Anger is an important instrument for anyone’s emotional toolbox. It protects, helps discharge stress and can bring words and feelings to the surface that may need to be expressed to help relationships grow.
But the manner in which one handles feelings of anger can lead to vastly different outcomes. “There’s nothing wrong with anger, it’s what you do with it that matters,” said Dr. Joseph Shrand, an instructor of psychiatry at Harvard Medical School and author of “Outsmarting Anger: 7 Steps for Defusing Our Most Dangerous Emotion.”
Indeed, the author of “The 5 Love Languages,” Gary Chapman, has counseled countless families and couples over his career and has seen numerous instances in which mismanaged anger destroys marriages, fractures friendships and sometimes even separates parents from children. “Much of my counseling has been in helping individuals understand and process anger,” he said.
Why we get angry
It’s helpful to understand why we get angry in the first place. “In human relationships, anger is the emotion that arises when we feel that we have been wronged or in some way mistreated,” Chapman said. “It’s a call for action to right the wrong. However, when we yield to our first impulse, we usually make things worse.”
Shrand had a similar take: “We feel anger because we want something to be different. We wish someone would stop doing something or start doing something,” he said. He explained that when we’re angry, the part of the brain in charge of managing emotional responses known as the limbic system, gets ready for a fight. In such a state, “we can get impulsive, irrational and lash out without thinking,” he warned.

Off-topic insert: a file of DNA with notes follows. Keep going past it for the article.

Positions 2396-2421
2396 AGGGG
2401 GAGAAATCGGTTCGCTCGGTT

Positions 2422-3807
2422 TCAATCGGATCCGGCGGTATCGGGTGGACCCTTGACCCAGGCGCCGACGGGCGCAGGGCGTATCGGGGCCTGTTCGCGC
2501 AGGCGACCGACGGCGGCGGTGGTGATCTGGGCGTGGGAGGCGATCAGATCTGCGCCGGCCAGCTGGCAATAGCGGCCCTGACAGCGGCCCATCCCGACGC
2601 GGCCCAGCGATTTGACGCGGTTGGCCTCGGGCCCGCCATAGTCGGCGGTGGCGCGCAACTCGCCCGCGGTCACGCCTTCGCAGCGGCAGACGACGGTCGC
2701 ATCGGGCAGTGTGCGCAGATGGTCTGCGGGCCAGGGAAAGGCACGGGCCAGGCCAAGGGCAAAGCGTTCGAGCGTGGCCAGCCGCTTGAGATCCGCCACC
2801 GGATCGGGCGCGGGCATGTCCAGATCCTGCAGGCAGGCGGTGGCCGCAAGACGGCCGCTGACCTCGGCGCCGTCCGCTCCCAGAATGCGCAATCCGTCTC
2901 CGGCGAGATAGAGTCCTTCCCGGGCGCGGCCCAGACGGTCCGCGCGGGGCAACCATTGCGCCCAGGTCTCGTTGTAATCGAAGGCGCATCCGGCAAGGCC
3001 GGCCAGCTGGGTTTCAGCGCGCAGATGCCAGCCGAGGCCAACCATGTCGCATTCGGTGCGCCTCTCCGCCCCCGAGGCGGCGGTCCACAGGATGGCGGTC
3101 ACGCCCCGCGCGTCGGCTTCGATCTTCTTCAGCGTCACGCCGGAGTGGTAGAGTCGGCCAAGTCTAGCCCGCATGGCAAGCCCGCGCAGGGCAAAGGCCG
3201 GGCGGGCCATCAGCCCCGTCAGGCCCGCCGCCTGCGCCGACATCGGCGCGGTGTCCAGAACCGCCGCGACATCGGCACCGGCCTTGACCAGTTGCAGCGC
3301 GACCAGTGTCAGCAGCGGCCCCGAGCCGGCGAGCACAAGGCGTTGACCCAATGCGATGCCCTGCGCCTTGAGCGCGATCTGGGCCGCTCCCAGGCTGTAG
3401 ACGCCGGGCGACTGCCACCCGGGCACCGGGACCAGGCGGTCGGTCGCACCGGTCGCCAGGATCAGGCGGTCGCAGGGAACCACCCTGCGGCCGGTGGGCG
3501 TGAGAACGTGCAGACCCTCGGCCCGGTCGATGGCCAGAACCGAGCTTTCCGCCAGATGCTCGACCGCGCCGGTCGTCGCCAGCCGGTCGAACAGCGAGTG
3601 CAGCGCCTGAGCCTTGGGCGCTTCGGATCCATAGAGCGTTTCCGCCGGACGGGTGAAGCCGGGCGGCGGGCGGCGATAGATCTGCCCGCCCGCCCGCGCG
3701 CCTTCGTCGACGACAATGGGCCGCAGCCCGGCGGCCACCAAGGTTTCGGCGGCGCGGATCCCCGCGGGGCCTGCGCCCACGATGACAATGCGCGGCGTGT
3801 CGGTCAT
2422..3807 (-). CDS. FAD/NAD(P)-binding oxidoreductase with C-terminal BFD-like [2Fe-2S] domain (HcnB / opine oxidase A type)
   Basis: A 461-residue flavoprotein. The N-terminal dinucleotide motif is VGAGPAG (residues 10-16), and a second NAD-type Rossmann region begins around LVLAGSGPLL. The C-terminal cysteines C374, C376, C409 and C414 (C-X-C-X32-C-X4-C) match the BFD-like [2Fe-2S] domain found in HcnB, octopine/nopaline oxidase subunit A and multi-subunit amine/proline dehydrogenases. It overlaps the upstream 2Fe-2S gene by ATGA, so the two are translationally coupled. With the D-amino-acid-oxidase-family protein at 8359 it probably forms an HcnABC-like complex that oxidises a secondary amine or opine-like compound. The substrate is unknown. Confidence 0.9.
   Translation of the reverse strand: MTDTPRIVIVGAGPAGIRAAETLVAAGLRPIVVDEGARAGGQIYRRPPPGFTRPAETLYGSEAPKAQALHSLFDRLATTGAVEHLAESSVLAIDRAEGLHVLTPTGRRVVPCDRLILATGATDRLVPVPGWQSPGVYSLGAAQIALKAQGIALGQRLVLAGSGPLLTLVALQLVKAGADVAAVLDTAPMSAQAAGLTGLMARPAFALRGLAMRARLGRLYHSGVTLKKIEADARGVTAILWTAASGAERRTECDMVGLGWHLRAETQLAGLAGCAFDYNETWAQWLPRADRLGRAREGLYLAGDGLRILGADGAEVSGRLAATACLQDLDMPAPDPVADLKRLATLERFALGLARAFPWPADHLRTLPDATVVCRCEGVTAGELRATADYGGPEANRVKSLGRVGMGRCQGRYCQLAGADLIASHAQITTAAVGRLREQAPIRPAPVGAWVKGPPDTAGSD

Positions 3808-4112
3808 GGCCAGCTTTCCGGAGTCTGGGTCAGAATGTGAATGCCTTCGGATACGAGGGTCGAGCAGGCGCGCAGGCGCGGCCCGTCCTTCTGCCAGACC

“Anger is part of the brain’s fight-or-flight response, so it has to do with our survival instinct,” said Stephen Dansiger, an eye movement desensitization and reprocessing clinician and author of “Mindfulness for Anger Management.” He described some of the body’s physiological responses when angry: a rising heart rate, muscle tension, sweating and heightened hearing and vision. “The body is literally preparing to deal with the perceived threat,” he said.
What to do with our anger
Problem is, such base instincts may perceive threats where no real danger exists. “When we’re angry, we see ourselves as a hammer and everyone around us as a nail,” said Dr. Laura Markham, a clinical psychologist and author of “Peaceful Parent, Happy Kids: How to Stop Yelling and Start Connecting.” That may include reacting to an insensitive comment from a spouse or to a child who just threw their plate of food on the floor. In such instances, Markham warns, “there is no real threat, but our bodies react as if there is.”
The best way to deal with anger, the experts said, is to diffuse it. That means doing whatever it takes to remind your brain there isn’t really a threat or emergency and that it’s time to calm down.
“There’s an entire body of research on how to calm down and retrain the nervous system,” Markham said. She suggested techniques like running your hands under cold water, taking deep breaths, getting some fresh air, humming, shaking your wrists, counting backwards from 100 until you start to feel calm again, or even forcing a laugh or a smile to trick your brain into switching gears. “These are all research-supported ways to calm down in the moment,” she said.